Late Stuart Vincent try enables leaders Ilkley to secure eighth straight victory

Late Stuart Vincent try enables leaders Ilkley to secure eighth straight victory

Josh Kimber and Gus Ramsay halt Keighley's Craig Sugden

Olly Renton collars Keighley's Marco Ferrazzano

Alastai Monks scores Ilkley's first try Picture: ruggerpix.com

First published in Sport

Keighley 6 Ilkley 17

After the Christmas cracker served up at Stacks Field three weeks ago against Wath, the fare on offer at Utley on Saturday was more a damp squib.

Ilkley huffed and puffed their way to a 17-6 victory where they needed a late try by skipper Stuart Vincent, converted by Josh Kimber, to calm the nerves of their anxious followers.

It is difficult to find anything to praise from a spectator’s point of view from this match.

Keighley were certainly up for it and their back row of Shaun Minikin, captain Leigh Sugden and the returning and outstanding Scott Dyson eclipsed Ilkley, choking almost every attack by the visitors.

On the other hand, Ilkley’s defence was equally impressive and the team have not conceded a try in their last three games.

After this display, it is difficult to comprehend why Keighley are second from bottom and in danger of the drop.

Equally, it is obvious that a team that can play poorly and win must be in a position challenging for promotion.

With 11 matches to go, including away fixtures at both Dinnington and Doncaster Phoenix, Ilkley’s fate lies in their own hands.

Ilkley missed regulars Paul Petchey and JH Johnson on the wings and whilst their replacements, students Ed Brown and Andy Malley performed well enough, their relative inexperience showed. Elliot Morgan’s introduction added both weight and nous.

Depressingly, Ilkley fell foul of the exchange referee from Warwickshire on far more occasions than their hosts, so much so that both Iain McKenzie after 20 minutes and Pete Small ten minutes from time, were yellow-carded, whereas Keighley’s nefarious activities went more or less unpunished. More to the point, Keighley’s Andy Brown took three attempts at eminently easy kicks at goal before putting his side deservedly ahead after six minutes, but this seemed to wake their visitors up.

Malley’s run was stopped short, but a relentless wave of Ilkley attacks was eventually rewarded when centre Alastair Monks pirouetted over within easy kicking distance for Josh Kimber to give Ilkley a 7-3 lead that was held till half-time.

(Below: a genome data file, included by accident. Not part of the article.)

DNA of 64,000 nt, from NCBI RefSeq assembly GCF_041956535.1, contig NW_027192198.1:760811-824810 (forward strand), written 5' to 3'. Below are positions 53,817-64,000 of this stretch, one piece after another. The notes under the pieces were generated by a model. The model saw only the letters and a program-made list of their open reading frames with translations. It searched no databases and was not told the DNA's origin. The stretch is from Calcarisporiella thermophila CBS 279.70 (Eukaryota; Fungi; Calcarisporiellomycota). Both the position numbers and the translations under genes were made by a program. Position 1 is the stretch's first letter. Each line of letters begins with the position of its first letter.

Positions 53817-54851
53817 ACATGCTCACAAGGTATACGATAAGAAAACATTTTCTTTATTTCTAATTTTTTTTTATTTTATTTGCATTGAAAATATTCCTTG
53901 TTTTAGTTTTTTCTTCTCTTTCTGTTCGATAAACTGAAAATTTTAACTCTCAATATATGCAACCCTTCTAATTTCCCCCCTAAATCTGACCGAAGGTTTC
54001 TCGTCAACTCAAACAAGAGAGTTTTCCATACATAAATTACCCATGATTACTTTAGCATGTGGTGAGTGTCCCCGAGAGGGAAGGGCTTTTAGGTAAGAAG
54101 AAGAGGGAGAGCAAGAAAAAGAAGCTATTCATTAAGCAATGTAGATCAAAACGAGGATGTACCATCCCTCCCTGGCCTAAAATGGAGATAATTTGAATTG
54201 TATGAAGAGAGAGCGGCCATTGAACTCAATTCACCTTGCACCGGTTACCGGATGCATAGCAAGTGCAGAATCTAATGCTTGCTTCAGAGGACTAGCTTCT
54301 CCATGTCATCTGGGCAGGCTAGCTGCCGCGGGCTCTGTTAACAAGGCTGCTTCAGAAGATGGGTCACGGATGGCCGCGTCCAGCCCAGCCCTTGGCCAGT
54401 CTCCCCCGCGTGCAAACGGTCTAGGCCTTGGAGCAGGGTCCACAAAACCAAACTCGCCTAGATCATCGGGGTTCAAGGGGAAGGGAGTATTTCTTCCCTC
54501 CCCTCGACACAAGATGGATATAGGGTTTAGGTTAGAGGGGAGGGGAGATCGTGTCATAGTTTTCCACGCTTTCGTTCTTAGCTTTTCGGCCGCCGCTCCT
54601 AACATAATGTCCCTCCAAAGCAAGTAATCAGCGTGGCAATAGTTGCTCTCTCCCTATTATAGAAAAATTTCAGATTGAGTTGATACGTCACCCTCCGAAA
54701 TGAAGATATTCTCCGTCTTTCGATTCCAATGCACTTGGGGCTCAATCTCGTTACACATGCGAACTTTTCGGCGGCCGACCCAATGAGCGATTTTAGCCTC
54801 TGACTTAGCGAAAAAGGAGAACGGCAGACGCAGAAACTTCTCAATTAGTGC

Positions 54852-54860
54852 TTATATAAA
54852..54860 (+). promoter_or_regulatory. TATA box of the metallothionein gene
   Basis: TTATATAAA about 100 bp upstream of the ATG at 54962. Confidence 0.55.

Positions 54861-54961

Ilkley were finding it difficult to produce any coherent passages of play, though Keighley’s only attacking threats came from centre Marco Ferrazanno and wing Sam Walker, both of whom gave their counterparts a hard time.

Kimber and Brown exchanged penalties to make the score 10-6 and the error-strewn game continued in ping-pong fashion until Ilkley’s growing superiority led to a line-out win, a rolling maul and a blind-side try by skipper Vincent which was beautifully converted by Kimber.

At 17-6 down, Keighley knew their game was up, but kept Ilkley on their toes until the final whistle enabled the large crowd to escape to the bar.

Ilkley’s lead at the top of Yorkshire One was cut to three points, following receipt of the other results, but who from Ilkley would turn down an away win at Keighley?

This was a banana-skin that was avoided. The Dalesmen looked very much out of sorts and it is to be hoped that preparation for the Heath match will blow away those cobwebs that were so evident on Saturday.

Next opponents Heath were defeated at home by a late Ilkley try back in sunny Autumn and with a pre-match lunch for ex-players preceding the match on Saturday, coach Rhys Morgan will surely want to impress upon this current Ilkley team the importance of performing well before its forebears.

Ilkley should be at full strength for this match and on current form, should win comfortably.

Then follows a difficult brace of away matches though – Scarborough and Selby – and then a home match in the much-devalued Yorkshire Shield against North Ribblesdale.

With Christmas a distant memory, Ilkley should be able to revert quickly to the form that put them where they are now and weather permitting, make 2014 a year to remember.

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